W E Evans, M V Relling, A Rahman, H L McLeod, E P Scott, J S Lin
Nonenzymatic glycation of proteins occurs at an accelerated rate in diabetes and can lead to the formation of advanced glycation end products of proteins (AGEs), which bind to mononuclear phagocytes (MPs) and induce chemotaxis. We have isolated two cell surface-associated binding proteins that mediate the interaction of AGEs with bovine endothelial cells. One of these proteins is a new member of the immunoglobulin superfamily of receptors (termed receptor for AGEs or RAGE); and the second is a lactoferrin-like polypeptide (LF-L). Using monospecific antibodies to these two AGE-binding proteins, we detected immunoreactive material on Western blots of detergent extracts from human MPs. Radioligand-binding studies demonstrated that antibody to the binding proteins blocked 125I-AGE-albumin binding and endocytosis by MPs. Chemotaxis of human MPs induced by soluble AGE-albumin was prevented in a dose-dependent manner by intact antibodies raised to the AGE-binding proteins, F(ab')2 fragments of these antibodies and by soluble RAGE. When MP migration in response to N-formyl-Met-Leu-Phe was studied in a chemotaxis chamber with AGE-albumin adsorbed to the upper surface of the chamber membrane, movement of MPs to the lower compartment was decreased because of interaction of the glycated proteins with RAGE and LF-L on the cell surface. The capacity of AGEs to attract and retain MPs was shown by implanting polytetrafluoroethylene (PTFE) mesh impregnated with AGE-albumin into rats: within 4 d a florid mononuclear cell infiltrate was evident in contrast to the lack of a significant cellular response to PTFE with adsorbed native albumin. These data indicate that RAGE and LF-L have a central role in the interaction of AGEs with human mononuclear cells and that AGEs can serve as a nidus to attract MPs in vivo.
A M Schmidt, S D Yan, J Brett, R Mora, R Nowygrod, D Stern
Variant von Willebrand disease designated as type I New York or type Malmö is characterized by enhanced ristocetin-induced platelet agglutination with normal von Willebrand factor multimeric distribution in plasma. We have studied four such patients belonging to three unrelated families and found in all of them a unique cytosine-to-thymine transition changing the codon for Pro503 (CCG) to Leu (CTG). In three patients the mutant allele also had a silent mutation in the codon for Ser500 (TCG-->TCA). Both nucleotide changes are present in the von Willebrand factor pseudogene; however, the characterization of distinctive markers where the gene and pseudogene differ, as well as the examination of amplified cDNA derived from platelet mRNA, confirmed that the abnormality occurs in the von Willebrand factor gene of the patients. Moreover, recombinant expression of the isolated glycoprotein Ib-binding domain of von Willebrand factor provided direct evidence that the Pro503-->Leu mutation is responsible for enhanced platelet reactivity to lower ristocetin concentrations. These results define a new structural element affecting the affinity of von Willebrand factor for glycoprotein Ib and establish the molecular basis of a variant form of von Willebrand disease.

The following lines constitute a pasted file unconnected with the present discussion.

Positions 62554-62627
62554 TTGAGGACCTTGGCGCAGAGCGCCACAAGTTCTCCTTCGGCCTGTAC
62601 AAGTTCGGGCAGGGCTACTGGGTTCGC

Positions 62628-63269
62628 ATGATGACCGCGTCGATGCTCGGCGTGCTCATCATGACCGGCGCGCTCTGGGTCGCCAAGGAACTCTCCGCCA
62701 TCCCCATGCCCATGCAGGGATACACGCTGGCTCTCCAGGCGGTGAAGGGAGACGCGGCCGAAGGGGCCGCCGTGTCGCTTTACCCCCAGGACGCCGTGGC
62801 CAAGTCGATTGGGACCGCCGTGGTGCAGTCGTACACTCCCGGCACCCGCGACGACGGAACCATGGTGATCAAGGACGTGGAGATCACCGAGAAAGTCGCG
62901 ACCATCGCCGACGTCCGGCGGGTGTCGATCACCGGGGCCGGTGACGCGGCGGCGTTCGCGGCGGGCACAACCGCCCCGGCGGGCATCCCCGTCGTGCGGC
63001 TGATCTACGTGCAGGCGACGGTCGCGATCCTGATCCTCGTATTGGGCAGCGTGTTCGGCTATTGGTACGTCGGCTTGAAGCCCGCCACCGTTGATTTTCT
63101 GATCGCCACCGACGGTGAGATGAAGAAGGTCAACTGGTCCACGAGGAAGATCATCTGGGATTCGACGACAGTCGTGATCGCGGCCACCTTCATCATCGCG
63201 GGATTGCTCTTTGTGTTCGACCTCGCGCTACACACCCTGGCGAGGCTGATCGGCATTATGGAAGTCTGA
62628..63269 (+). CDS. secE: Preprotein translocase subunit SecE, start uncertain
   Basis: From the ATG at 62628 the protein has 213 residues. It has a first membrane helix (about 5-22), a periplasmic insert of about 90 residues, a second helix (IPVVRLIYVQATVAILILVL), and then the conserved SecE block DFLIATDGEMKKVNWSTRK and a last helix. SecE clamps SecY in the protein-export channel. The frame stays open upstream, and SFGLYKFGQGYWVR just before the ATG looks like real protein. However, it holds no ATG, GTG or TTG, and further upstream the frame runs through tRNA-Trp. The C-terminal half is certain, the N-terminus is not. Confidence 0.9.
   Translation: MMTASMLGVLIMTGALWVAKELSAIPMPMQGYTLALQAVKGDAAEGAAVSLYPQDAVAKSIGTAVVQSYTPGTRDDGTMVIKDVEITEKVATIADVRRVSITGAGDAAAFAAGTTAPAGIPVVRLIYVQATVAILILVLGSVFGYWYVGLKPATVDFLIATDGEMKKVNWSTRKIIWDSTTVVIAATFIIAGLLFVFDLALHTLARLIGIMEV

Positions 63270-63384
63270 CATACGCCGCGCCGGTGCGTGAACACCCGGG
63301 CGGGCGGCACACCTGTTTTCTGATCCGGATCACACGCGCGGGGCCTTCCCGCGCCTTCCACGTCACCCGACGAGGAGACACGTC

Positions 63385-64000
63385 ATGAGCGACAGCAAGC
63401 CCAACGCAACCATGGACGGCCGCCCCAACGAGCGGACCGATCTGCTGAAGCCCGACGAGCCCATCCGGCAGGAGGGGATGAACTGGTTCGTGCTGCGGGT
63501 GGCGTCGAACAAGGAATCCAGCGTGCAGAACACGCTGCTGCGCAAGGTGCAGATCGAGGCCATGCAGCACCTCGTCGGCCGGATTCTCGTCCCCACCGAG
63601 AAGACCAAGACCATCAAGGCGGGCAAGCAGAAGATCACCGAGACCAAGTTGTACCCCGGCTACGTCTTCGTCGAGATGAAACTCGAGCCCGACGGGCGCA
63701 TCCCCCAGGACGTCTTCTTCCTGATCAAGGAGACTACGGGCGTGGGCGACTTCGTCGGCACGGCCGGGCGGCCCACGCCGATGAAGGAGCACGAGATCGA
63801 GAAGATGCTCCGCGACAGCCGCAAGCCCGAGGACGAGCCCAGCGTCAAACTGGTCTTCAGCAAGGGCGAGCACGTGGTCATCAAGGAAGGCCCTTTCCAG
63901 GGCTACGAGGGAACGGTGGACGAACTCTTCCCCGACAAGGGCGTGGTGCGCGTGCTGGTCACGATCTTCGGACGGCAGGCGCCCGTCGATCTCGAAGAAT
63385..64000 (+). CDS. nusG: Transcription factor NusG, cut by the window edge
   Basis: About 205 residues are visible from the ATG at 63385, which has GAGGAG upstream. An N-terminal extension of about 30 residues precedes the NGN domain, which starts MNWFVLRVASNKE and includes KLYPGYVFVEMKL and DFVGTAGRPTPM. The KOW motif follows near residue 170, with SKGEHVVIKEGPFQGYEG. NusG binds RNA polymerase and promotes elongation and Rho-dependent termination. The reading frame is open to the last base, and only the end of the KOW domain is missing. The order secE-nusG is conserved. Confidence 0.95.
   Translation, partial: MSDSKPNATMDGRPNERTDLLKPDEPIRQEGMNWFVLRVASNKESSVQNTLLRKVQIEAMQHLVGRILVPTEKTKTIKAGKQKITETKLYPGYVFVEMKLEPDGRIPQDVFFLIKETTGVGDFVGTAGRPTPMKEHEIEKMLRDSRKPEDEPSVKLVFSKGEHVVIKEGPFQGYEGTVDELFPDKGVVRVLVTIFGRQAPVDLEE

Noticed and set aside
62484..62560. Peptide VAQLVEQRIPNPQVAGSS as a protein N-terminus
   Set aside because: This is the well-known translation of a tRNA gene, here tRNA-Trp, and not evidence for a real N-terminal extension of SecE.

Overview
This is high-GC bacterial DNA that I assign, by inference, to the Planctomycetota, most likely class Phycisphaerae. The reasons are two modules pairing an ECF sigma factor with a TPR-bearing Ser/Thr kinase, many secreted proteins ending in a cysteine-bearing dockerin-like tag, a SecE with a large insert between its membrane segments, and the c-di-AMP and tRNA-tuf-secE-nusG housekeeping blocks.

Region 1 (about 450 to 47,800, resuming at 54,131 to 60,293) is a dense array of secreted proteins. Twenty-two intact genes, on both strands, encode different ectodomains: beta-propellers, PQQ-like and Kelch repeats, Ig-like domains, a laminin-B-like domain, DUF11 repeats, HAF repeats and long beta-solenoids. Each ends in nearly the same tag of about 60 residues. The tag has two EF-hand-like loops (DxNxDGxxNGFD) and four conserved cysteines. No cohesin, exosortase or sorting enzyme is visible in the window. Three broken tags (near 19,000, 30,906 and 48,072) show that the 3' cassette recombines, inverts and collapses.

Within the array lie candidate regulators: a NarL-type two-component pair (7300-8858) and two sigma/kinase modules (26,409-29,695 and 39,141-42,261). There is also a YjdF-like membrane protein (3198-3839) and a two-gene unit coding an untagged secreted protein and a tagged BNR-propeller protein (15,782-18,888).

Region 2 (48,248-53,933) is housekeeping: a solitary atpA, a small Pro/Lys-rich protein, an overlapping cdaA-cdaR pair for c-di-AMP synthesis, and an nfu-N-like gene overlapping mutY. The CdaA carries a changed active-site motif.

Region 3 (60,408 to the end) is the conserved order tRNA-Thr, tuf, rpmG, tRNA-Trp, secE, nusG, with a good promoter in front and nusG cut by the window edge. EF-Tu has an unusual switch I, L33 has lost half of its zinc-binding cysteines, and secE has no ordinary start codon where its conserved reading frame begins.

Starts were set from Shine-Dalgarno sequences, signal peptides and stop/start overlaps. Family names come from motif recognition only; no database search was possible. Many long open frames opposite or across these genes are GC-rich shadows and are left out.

L Holmberg, J A Dent, R Schneppenheim, U Budde, J Ware, Z M Ruggeri
Acid-base status and renal acid excretion were studied in the Dahl/Rapp salt-sensitive (S) rat and its genetically salt-resistant counterpart (R). S rats developed hypertension while on a very high salt diet (8%) and while on a more physiological salt diet (1%) and remained normotensive while on a very low salt diet (0.08%). Under the high salt diet, intracellular pH measured in freshly isolated thymic lymphocytes using 2',7'-bis (carboxyethyl)-5 (6)-carboxyfluorescein acetomethyl ester, a pH-sensitive dye, was lower in S than in R rats both when measured in the presence of HCO3/CO2 (7.32 +/- 0.02 vs. 7.38 +/- 0.02, respectively, P < 0.05) and in its absence (7.18 +/- 0.04 vs. 7.27 +/- 0.02, respectively, P < 0.05). Under the high salt diet, net acid excretion was higher in S than R rats (1,777 +/- 111 vs. 1,017 +/- 73 muEq/24 h per 100 g body wt, respectively, P < 0.001), and this difference was due to higher rates of both titratable acid and ammonium excretion. Directionally similar differences in intracellular pH and net acid excretion between S and R rats were also observed in salt-restricted animals. In S and R rats placed on a normal salt intake (1%) and strictly pair-fed to control food intake as a determinant of dietary acid, net acid excretion was also higher in S than in R rats (562 +/- 27 vs. 329 +/- 21 muEq/24 h per 100 g, respectively, P < 0.01). No significant difference in either blood pH or bicarbonate levels were found between S and R rats on either the 0.08%, 1%, or 8% salt diets. We conclude that renal acid excretion is augmented in the salt-sensitive Dahl/Rapp rat. Enhanced renal acid excretion may be a marker of increased acid production by cells from subjects with salt-sensitive hypertension.
D C Batlle, A M Sharma, M W Alsheikha, M Sobrero, A Saleh, C Gutterman